Jo and Benjamin meet because of that bear, however. And when the teen follows the stranger afterwards, he learns his story. Staying with his mother-in-law (Anjelica Huston, John Wick: Chapter 3 — Parabellum), Benjamin is now doing exactly what the movie's moniker explains, all as other kids make their way to the same farm as a stopover before crossing the mountains to safety in Spain. Jo pledges to help, initially fetching food from the village, and hiding his actions from his mother (Elsa Zylberstein, Selfie) and grandfather (Jean Reno, Da 5 Bloods). But then the Germans arrive, making the situation far more precarious — even if one officer (Thomas Kretschmann, Penny Dreadful: City of Angels) shows uncharacteristic kindness towards Jo.

Yes, Waiting for Anya includes a friendly Nazi among its cliches, which is just one of its many poor decisions. Every character is so thinly written, they could fall over if a bear even looked their way or a stiff mountain breeze swelled up. The cast, all putting in passable performances at best, can't improve the material's sore lack of depth — or its inescapably clumsy dialogue. The choice to speak in accented English proves clunky as well, unsurprisingly, making the film feel like a relic from the 70s or 80s. And although the setting should look gorgeous and scenic, visually the sappy and overstated feature resembles one of the many fictional titles that pop up in other movies and TV shows, typically as parodies (aka the flicks listed on website Nestflix).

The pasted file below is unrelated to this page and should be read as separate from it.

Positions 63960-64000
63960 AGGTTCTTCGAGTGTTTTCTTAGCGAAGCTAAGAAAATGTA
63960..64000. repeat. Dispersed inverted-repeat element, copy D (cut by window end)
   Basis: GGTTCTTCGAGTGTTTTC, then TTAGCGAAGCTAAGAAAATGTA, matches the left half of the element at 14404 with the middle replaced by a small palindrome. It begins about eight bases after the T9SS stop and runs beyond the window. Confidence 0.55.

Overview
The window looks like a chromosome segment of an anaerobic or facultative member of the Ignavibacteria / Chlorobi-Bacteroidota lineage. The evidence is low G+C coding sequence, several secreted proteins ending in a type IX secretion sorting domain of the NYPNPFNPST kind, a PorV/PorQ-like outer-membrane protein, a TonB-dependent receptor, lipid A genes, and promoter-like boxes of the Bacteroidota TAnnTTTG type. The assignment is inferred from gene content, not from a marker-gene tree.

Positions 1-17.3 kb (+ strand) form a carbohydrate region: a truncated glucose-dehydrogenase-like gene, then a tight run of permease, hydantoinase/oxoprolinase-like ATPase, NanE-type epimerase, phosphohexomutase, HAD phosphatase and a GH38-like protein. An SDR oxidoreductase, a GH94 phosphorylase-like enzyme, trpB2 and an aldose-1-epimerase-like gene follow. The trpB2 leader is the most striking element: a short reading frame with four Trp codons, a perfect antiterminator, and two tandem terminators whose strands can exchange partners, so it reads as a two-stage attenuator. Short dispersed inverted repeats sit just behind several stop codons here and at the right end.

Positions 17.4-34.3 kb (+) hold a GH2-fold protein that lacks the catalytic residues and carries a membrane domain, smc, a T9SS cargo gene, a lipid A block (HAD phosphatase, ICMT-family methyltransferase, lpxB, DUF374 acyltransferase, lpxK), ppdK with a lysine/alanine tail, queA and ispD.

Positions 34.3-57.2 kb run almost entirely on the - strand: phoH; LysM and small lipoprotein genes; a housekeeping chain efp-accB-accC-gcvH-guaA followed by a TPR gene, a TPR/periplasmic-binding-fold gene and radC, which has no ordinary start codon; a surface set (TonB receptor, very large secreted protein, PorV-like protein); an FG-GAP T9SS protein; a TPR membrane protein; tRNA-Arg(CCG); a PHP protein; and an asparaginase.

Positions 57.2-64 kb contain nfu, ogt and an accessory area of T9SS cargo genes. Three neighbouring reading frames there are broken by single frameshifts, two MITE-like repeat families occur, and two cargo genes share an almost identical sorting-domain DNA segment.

If you're wondering what else is currently screening in cinemas, check out our rundown of new films released in Sydney cinemas when they reopened on October 11.

You can also read our full reviews of a heap of movies currently screening, such as In the HeightsBlack WidowNine DaysSpace Jam: A New Legacy, Old, Jungle Cruise, The Suicide Squad, Free Guy, Respect, The Night House, Candyman, Annette, Shang-Chi and the Legend of the Ten Rings, Summer of Soul (...Or, When the Revolution Could Not Be Televised), Pig, The Killing of Two Lovers, Nitram and A Fire Inside.

Published on October 14, 2021 by Sarah Ward